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More Details on Peace Talks

Izvestiya has a very interesting article this evening on Russia’s peace talks with Ukraine. The first thing I noticed was that the idea of a national referendum on peace came, not from Russia, but from Zelensky. Elsewhere the article quotes Zelensky as saying Ukraine “wouldn’t give up a foot of its territory,” which sounds brave but also more than a little unrealistic at this point (considering that Crimea is included in that). The referendum is, I believe, Zekensky’s attempt to get the population to share in the responsibility for the surrender of territory. It need not be completely self-serving, either, although it definitely would take some of the pressure off of him if he agreed to it. Getting the nation to accept the territorial concessions formally forces people to see that there was really no alternative. They may not like it, but in the future they will be unable to spin credible theories about a treacherous government that gave away their land without their permission. From Russia’s side, I see only benefits, as it provides the broadest possible affirmation of their conquests. The only danger is if Ukrainians reject the resolution, which I wouldn’t rule out, but it’s doubtful if most Ukrainians would be willing to keep risking their lives for the sake of their claim to the Crimea or the Donbas region.

The other thing I noticed was the form of the negotiations. They began 5 days after the invasion and took place in Belarus at first, but then, due to logistical difficulties (not specified), were carried on by video link. This is surely not the first use of video in negotiations, but it may be the most significant. Since I work from home, I find video conferencing very comfortable and I’m glad to see national leaders are willing to use it when face-to-face negotiations are too difficult. I couldn’t tell if negotiations continued to be by video or in person, though my assumption is the former.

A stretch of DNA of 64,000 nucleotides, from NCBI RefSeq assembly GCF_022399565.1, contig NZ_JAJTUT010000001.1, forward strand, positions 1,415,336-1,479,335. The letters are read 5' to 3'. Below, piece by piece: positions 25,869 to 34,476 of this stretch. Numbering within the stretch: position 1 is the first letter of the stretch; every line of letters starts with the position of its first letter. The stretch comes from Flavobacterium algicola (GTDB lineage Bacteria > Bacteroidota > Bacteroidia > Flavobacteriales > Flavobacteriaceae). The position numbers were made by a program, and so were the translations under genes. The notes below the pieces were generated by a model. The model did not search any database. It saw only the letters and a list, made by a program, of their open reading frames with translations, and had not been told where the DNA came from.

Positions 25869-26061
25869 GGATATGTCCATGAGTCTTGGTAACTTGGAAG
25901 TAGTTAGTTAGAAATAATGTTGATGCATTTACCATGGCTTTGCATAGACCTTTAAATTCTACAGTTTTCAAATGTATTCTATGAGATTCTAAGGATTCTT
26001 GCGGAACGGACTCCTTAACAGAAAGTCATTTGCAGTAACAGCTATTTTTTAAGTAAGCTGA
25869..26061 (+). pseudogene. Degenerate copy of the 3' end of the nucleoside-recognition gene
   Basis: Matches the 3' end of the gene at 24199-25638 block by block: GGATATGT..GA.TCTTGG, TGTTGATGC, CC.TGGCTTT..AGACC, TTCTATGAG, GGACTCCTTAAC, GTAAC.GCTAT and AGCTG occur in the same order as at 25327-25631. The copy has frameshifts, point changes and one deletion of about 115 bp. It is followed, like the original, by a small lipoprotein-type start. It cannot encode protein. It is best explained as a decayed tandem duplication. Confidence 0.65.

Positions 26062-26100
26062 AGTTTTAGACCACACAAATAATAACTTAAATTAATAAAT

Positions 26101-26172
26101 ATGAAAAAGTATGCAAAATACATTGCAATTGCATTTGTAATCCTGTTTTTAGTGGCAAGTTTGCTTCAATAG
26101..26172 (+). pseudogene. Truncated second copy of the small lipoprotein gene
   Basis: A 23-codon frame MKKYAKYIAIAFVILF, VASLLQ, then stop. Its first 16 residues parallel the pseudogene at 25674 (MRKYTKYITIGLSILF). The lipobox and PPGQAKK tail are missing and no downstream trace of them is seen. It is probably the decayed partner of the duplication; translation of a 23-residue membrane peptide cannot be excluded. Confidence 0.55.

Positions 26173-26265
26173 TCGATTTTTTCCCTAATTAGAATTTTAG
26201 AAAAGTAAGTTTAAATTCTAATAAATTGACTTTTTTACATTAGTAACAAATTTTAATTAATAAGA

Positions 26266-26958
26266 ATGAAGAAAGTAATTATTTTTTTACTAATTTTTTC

Zelensky also seems to have proposed the idea of Ukrainian neutrality, or at least the concept of neutrality with an international guarantee of their security. The article mentions the 1994 Budapest Memorandum which was supposed to accomplish the same thing in exchange for Ukraine’s surrendering of its nuclear weapons. It was not, the article notes, a treaty as such but more a declaration of intentions, which carries less weight in international law — and clearly the U.S. did not take their responsibility in the least seriously. For Ukraine to accept neutralization in the future, they would want a much more formal agreement. Although, of course, all treaties are subject to future political decisions, it is true that people tend to take their responsibilities more seriously if it has been signed and ratified according to the proper forms. Zelensky has suggested that the guarantors could be a few members of NATO. In exchange for renouncing a formal military alliance, and incorporation of Ukraine’s military into NATO’s military structure, some NATO members would promise to defend Ukraine in the case of invasion. I’m not sure about this on either side: I don’t know that Russia would agree to such an agreement, and I’m not sure that, as Ukraine, I would have much confidence that a few Western European countries would risk war to defend me. According to an expert consulted by the article’s author, the only possible guarantors could be Russia and the United States — which really means the U.S., because Russia is the sole threat to Ukrainian security in a military sense.

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